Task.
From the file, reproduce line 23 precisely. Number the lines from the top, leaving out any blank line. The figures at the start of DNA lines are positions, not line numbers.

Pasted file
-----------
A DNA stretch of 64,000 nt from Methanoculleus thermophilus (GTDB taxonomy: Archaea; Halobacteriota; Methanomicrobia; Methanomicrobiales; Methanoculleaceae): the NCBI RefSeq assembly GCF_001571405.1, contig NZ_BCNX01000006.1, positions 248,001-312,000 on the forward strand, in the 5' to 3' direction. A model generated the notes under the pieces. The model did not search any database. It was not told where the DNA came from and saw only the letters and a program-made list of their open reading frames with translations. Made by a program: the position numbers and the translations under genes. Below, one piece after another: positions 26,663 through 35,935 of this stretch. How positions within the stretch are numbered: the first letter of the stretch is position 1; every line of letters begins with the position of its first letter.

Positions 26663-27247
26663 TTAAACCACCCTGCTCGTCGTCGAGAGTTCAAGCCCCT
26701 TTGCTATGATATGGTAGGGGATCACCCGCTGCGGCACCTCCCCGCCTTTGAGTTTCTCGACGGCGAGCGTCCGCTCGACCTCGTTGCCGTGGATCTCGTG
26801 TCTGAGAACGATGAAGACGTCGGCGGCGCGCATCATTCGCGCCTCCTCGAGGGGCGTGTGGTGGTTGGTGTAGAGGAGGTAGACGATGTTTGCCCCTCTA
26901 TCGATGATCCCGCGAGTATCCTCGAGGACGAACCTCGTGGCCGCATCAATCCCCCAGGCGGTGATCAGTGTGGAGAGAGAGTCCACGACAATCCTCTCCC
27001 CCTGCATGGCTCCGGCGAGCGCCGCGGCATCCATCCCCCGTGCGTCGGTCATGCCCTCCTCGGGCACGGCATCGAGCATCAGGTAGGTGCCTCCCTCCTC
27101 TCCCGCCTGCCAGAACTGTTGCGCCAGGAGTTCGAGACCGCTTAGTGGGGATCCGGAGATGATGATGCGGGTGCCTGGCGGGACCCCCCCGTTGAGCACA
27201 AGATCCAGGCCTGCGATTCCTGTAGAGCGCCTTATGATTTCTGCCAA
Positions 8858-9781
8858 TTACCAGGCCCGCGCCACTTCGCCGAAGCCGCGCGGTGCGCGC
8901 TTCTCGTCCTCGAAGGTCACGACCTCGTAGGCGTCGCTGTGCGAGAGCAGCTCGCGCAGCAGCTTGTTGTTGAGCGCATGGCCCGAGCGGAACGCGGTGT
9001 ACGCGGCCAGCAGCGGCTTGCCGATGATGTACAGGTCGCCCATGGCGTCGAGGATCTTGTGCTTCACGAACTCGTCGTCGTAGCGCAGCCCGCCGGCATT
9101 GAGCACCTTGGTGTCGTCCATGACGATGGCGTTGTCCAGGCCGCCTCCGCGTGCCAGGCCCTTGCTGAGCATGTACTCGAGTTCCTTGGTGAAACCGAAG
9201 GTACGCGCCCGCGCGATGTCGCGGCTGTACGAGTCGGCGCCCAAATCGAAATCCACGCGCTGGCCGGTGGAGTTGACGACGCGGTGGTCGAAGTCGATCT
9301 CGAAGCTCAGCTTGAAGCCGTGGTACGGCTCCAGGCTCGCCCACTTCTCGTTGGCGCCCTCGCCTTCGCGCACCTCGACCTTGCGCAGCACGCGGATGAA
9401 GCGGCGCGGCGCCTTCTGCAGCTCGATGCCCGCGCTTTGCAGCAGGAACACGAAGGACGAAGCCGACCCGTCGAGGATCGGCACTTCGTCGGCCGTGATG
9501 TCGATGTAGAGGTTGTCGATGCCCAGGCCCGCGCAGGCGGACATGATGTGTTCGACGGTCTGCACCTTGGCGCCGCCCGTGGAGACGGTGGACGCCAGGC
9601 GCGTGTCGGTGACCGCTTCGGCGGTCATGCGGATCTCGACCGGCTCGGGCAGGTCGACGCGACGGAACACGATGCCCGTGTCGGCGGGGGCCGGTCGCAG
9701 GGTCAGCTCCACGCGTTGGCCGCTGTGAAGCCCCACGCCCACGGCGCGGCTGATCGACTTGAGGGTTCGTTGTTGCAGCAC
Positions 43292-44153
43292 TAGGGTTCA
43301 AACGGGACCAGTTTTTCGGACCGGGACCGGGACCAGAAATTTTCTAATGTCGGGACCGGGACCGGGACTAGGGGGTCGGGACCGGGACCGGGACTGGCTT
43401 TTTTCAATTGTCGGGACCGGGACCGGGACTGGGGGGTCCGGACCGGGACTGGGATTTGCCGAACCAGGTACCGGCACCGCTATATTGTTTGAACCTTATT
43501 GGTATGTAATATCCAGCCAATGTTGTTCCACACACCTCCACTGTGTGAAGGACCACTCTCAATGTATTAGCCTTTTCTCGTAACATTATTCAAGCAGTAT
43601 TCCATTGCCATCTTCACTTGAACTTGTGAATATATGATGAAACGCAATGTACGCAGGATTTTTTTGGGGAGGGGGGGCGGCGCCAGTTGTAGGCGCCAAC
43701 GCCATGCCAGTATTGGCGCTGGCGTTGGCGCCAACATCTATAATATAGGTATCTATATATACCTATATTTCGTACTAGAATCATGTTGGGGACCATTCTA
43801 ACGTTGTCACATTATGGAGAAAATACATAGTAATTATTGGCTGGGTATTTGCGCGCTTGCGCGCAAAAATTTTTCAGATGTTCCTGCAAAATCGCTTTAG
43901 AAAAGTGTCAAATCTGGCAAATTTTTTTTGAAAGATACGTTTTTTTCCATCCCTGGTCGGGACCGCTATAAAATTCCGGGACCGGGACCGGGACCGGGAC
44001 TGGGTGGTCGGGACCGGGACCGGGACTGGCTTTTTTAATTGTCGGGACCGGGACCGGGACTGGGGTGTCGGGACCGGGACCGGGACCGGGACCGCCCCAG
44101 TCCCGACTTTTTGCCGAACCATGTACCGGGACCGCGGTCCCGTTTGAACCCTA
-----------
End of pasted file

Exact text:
43301 AACGGGACCAGTTTTTCGGACCGGGACCGGGACCAGAAATTTTCTAATGTCGGGACCGGGACCGGGACTAGGGGGTCGGGACCGGGACCGGGACTGGCTT